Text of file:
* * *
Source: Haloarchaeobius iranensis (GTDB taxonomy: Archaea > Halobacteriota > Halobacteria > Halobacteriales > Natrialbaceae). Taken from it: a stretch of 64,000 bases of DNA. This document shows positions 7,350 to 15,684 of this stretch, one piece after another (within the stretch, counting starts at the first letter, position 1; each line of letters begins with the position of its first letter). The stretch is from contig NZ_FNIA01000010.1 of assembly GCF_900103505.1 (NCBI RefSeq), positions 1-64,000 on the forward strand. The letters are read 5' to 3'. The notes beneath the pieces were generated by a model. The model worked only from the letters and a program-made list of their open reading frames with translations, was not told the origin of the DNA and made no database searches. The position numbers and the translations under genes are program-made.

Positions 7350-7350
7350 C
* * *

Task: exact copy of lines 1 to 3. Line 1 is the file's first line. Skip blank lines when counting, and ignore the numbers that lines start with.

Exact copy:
Source: Haloarchaeobius iranensis (GTDB taxonomy: Archaea > Halobacteriota > Halobacteria > Halobacteriales > Natrialbaceae). Taken from it: a stretch of 64,000 bases of DNA. This document shows positions 7,350 to 15,684 of this stretch, one piece after another (within the stretch, counting starts at the first letter, position 1; each line of letters begins with the position of its first letter). The stretch is from contig NZ_FNIA01000010.1 of assembly GCF_900103505.1 (NCBI RefSeq), positions 1-64,000 on the forward strand. The letters are read 5' to 3'. The notes beneath the pieces were generated by a model. The model worked only from the letters and a program-made list of their open reading frames with translations, was not told the origin of the DNA and made no database searches. The position numbers and the translations under genes are program-made.

Positions 7350-7350
7350 C